Despite the meteoric rise of online multiplayer gaming, Sony executive Shawn Layden believes the PlayStation 4 has not focused on that arena enough.
The way in which most people game has changed drastically in the space of the past two decades. Not only in the obvious ways such as the improvements in graphics and the platforms we use, but also in the way that we interact with games. Thanks to the internet, most of the time we are playing with strangers on the other side of the world rather than alone or gathered around a screen with a few friends.
You need look no further than the popularisation of games such as Fortnite and Apex Legends for proof of that. Neither game has a storyline per se, we just battle against 50-100 others until there's a winner and then we go again. In fact, Fortnite has become so popular that more traditional developers have accused it of killing the gaming industry. Killing might be a stretch, but it has certainly changed it drastically.
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Despite the focus on a multiplayer experience almost across the board, the chairman of Sony Interactive Entertainment Worldwide Studios Shawn Layden believes the PlayStation 4 has been lacking in that arena. "That's an area where you will likely see us start to make more noise in the new term," Layden told Business Insider when discussing potential plans for the PlayStation 5.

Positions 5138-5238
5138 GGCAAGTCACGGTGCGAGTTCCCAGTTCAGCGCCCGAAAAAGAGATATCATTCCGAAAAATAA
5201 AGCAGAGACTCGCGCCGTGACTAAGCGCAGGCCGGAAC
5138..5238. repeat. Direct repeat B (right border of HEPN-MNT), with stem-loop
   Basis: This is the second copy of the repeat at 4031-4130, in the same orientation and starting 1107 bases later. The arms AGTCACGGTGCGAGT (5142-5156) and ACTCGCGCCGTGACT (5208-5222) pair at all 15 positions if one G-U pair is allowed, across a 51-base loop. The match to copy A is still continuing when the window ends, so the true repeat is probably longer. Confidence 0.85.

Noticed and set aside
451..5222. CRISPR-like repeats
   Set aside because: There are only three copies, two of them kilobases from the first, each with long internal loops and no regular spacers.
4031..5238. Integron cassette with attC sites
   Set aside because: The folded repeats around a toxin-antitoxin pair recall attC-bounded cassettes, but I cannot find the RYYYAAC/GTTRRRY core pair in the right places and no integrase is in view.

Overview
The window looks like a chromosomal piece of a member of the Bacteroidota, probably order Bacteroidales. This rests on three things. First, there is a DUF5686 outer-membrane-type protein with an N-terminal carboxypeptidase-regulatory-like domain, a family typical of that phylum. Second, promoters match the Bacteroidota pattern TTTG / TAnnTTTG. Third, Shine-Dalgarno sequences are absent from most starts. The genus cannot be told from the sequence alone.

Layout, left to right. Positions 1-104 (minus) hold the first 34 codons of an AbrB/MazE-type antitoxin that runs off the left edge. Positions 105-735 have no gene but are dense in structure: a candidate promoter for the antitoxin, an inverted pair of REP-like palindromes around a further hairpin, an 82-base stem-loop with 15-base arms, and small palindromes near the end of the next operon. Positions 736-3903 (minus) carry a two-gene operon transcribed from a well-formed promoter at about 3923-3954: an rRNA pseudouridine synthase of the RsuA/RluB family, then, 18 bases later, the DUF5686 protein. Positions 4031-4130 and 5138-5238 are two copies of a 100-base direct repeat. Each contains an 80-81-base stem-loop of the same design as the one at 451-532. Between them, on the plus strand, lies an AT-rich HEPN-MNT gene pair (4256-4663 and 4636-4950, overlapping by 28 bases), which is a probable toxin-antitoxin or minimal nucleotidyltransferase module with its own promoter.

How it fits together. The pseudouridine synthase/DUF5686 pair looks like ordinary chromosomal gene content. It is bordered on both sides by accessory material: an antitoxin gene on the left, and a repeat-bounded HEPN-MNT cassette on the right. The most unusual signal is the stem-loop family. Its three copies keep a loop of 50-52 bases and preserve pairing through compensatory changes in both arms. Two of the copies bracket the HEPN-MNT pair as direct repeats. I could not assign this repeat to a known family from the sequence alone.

While Layden admitted that he was referring to online multiplayer, he did also admit that local multiplayer experiences - couch co-op - have been overlooked for far too long. "That's a whole category I think the industry needs to look back at," the executive said, stating that Sony's next generation of console will revisit "family engagement in the gaming experience."
When it comes to the success of the PS4, there really isn't much to criticize. After a disappointing generation via the PS3, especially when directly compared to the Xbox 360, Sony has very much bounced back. As the PS4 closes in on 100 million units sold since release, the Xbox One has only just surpassed the 40 million mark. If a man who has been working with Sony for three decades believes that more multiplayer is the way to go, then we believe him.